A primer on using lower-VOC finishers

16_greg_williamsFinish manufacturers have been dealing with the challenges of lower VOC coating products for quite a while. They've learned a lot, but the information has struggled to reach the small-shop finisher.

The manufacturers have been mandated to use lower VOCs by the Environmental Protection Agency and other regulatory bodies, including the South Coast Air Quality Management District in California and the Ozone Transport Commission, which covers many of the Northeast and Mid-Atlantic states.

Generally, VOCs are any volatile compound of carbon, with certain exclusions and, legally, some exemptions. The metric for VOCs in a product is generally the weight of the VOC per volume of product, but there are variations for different types of formulations. It is the responsibility of the manufacturer to provide that information for the customer, usually on the label and other literature such as material safety data sheets.

Because the whole country is not using the same rules for regulating VOCs and because there are operational costs and performance differences between products based on their VOC level, coatings manufacturers are producing essentially identical products in several VOC levels to meet the needs of those varied markets. In general, customers are buying the higher VOC products until they are convinced they are going to have to make the switch to a lower VOC product, either because the product they are using will no longer be made available to them or they will have to adopt control measures that can be expensive and inconvenient.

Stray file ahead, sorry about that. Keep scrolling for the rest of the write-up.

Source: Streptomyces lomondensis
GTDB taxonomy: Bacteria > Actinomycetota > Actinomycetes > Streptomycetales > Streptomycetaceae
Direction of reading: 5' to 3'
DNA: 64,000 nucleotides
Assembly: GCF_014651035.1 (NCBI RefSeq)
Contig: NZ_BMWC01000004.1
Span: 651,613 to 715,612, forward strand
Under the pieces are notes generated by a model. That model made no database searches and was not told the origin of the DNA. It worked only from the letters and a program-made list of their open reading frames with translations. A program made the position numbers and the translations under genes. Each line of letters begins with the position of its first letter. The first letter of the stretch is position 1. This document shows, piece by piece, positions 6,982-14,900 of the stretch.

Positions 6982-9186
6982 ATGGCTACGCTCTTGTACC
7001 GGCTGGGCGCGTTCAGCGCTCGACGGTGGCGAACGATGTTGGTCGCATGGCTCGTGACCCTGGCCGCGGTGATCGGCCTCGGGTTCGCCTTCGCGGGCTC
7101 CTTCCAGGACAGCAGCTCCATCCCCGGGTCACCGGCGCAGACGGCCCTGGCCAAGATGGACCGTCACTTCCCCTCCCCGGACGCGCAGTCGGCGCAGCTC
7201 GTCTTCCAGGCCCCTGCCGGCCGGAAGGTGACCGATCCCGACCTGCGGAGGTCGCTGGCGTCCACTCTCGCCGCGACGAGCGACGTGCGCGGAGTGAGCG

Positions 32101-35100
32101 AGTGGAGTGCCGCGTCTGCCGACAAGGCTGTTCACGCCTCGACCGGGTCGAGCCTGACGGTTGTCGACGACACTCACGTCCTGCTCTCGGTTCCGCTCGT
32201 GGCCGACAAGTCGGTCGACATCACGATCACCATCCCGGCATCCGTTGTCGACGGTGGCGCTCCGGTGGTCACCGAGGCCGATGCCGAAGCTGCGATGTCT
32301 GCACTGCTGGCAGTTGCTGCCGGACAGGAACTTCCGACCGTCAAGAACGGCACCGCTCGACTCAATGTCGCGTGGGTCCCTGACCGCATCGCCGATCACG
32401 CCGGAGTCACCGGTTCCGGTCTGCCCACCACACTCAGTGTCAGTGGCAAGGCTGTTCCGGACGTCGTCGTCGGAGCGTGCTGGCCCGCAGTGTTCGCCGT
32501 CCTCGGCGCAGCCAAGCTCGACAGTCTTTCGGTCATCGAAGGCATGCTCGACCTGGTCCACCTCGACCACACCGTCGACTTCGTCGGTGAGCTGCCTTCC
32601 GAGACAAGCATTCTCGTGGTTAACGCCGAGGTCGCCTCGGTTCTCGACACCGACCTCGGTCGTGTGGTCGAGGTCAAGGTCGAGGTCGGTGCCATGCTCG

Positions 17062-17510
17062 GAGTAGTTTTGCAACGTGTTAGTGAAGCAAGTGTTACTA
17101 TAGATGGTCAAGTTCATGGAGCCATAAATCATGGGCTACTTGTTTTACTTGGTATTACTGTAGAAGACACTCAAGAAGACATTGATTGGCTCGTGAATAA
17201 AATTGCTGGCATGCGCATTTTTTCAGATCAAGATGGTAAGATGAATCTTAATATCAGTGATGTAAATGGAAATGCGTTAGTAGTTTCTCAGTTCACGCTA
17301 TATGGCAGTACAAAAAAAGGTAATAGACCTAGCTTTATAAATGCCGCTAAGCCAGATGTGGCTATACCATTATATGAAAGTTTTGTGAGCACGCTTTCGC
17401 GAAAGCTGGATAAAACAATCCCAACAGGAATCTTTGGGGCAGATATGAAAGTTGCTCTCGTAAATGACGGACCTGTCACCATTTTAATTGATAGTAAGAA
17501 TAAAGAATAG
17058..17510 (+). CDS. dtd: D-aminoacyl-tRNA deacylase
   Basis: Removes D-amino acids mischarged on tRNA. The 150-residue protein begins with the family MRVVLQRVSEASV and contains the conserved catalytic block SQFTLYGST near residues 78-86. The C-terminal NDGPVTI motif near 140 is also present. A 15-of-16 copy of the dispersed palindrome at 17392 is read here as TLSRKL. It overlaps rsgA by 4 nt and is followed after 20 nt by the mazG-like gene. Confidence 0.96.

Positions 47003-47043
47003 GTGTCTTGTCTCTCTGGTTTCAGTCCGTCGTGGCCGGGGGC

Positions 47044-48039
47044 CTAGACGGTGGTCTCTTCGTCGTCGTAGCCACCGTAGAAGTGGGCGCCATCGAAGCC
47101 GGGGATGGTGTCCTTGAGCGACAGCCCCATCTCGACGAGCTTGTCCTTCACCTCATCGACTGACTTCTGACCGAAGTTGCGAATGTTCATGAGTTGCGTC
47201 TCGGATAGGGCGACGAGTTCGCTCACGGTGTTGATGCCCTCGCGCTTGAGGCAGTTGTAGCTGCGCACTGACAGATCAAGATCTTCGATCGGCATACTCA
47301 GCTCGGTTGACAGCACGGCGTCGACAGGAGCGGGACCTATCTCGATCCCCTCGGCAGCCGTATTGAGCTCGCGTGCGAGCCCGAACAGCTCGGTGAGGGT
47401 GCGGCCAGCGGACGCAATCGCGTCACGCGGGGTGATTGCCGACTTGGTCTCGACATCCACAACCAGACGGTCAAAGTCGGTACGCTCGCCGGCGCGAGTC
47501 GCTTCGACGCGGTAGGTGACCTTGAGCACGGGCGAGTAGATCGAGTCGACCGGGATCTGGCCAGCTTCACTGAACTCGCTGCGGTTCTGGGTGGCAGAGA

Acetone to the rescue

The EPA has determined that acetone, although it is a VOC, has negligible reactivity, thus little potential for contributing to air quality degradation, and has declared it (along with a list of other solvents) an exempt VOC. This means it can be used in a coatings formulation without having to be computed as a VOC, thus allowing more of the non-exempt VOCs as necessary in the formulation. Acetone is a very good solvent for many of the resins used in evaporative coatings, including nitrocellulose, acrylic, pre- and post-catalyzed lacquers, and conversion varnishes. It is not an expensive solvent, does not have a very objectionable odor and the odor is not persistent or clinging.

It is an acceptable solvent that can replace other solvents and diluents in a formulation, but almost never in equal amounts and often not simply as a single component replacement. Among the factors a formulator must consider are solubility of the resin in the solvent, evaporation rate and reaction with potential additives such as colorants or flow control agents.